Sunday, August 19, 2018

on trade and trade policies

A nice analysis from a friend on FB and then my extension/reply...

KK: Here is something I have been thinking about. I do not have your depth of research so I would like your opinion. In the simplest term, Comparative Advantage creates winners and losers in both countries when trade occurs BUT overall both countries will benefit more because production and service will move to where the opportunity costs are least for each product. The problem is that our countries are not homogeneous. We have both skilled and unskilled workers with varying amounts of opportunity costs in the US. This means that if low-skilled work goes to China, American consumers enjoy greater benefit because of the lower prices. (China's minimum wage is about $1.50 and dropping quickly as the RMB devalues.) Then in America the losers are those that don't fit into the higher-skilled category and are not going to ever fit into that category. The high minimum wage in America only exacerbates this issue so these people will never be employable while there is cheaper foreign labor to meet all our demand. So with our very generous and expensive social programs for these unemployable people, the US loses any savings through redistribution of the wealth. Comparative advantage only works well in a vacuum where government is not incentivizing non-productivity.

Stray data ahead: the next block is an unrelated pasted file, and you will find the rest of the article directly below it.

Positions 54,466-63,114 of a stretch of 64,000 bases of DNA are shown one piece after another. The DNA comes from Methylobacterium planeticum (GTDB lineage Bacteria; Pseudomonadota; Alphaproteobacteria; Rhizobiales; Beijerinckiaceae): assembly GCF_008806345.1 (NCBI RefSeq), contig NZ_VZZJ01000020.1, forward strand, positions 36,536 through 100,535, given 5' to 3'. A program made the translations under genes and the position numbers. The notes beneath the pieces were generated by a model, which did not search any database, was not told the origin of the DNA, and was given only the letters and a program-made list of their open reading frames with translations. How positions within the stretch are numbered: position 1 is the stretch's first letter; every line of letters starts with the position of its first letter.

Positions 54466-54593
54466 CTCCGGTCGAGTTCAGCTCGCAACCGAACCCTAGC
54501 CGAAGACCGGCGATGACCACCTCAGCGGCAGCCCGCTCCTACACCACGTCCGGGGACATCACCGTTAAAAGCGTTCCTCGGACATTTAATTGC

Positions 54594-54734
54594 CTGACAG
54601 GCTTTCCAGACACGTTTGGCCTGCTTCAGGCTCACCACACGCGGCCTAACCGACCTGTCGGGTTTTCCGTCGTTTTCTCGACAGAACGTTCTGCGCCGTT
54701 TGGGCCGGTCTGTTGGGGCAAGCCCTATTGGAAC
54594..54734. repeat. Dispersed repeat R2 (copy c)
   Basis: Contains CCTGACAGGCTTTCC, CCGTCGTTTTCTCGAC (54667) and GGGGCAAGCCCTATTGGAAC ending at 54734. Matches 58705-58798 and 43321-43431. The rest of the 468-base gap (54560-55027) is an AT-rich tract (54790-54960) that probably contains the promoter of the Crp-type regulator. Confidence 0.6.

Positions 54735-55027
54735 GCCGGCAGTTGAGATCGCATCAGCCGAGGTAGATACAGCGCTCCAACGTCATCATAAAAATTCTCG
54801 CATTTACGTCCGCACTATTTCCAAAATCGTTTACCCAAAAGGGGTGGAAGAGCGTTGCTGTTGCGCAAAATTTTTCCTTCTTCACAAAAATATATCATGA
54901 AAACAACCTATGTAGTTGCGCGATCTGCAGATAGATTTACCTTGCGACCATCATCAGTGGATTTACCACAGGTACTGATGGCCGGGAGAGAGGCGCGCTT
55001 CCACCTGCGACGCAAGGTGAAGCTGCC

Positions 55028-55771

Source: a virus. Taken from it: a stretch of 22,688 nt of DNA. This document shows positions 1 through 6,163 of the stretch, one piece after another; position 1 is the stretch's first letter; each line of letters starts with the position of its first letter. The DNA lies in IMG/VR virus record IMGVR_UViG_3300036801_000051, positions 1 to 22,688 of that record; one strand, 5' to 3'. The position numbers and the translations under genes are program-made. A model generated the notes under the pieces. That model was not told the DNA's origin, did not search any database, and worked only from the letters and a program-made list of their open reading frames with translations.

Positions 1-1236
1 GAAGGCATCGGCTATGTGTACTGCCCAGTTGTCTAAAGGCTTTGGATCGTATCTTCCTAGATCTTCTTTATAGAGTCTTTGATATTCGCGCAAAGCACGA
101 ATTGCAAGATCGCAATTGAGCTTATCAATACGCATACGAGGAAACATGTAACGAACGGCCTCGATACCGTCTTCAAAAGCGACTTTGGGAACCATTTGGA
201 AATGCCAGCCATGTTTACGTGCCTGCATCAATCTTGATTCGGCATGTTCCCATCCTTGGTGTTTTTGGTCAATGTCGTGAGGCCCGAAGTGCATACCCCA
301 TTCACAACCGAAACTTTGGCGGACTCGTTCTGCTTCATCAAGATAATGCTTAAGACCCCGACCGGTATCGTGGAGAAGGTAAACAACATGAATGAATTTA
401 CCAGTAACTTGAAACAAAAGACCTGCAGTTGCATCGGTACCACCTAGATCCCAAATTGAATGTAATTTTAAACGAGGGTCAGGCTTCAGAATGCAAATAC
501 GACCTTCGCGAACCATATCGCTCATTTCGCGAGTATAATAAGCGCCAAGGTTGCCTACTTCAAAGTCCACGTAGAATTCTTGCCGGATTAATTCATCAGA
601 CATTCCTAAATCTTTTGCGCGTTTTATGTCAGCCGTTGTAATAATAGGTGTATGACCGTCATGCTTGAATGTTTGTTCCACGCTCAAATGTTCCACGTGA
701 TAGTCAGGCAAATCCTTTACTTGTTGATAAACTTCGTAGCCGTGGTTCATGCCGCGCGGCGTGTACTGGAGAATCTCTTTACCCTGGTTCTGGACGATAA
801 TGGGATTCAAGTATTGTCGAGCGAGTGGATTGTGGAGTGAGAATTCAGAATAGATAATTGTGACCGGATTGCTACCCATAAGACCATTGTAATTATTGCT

Me: That's good next-level analysis (beyond where most people go). But there are other factors if we take down another notch.

-The cost of labor (wages, etc.) is a key factor, but it's really productivity per $ that matters.
-Transaction costs (natural and artificial) get in the way of trade. So, even if China has a substantial CA in X, it does not mean we would engage in trade with them. (Of course, those TC's have dropped a ton in recent decades.)
-It's not really skilled/unskilled as much as the transaction costs issue. Tyler Cowen has a great book on this (Average Is Over) where he wrestles with the higher-skilled jobs that are going overseas. It doesn't change your point about winners/losers, but avoids the simplistic sense of reducing it to skilled/unskilled.
-That said, it is definitely important to consider the role of other govt programs, esp. various sorts of welfare programs such UI, SSDI, etc.
-The economist doesn't say "don't do trade restrictions". There are good non-econ reasons to restrict trade (national defense, moral issues) and are reasonable subjective values (the fairness/equity of protecting certain people/jobs). The economist insists that the costs/benefits be on the table-- and that we recognize that protecting some folks (or addressing defense or moral issues) necessitates larger efficiency costs that are usually overlooked for political reasons. (The economist would also ask that we recognize our abundance of trade restrictions and the universal desire for special interests to use govt to enrich themselves-- through nice-sounding rationales like we see in trade policy-- at the expense of others and the economy.)


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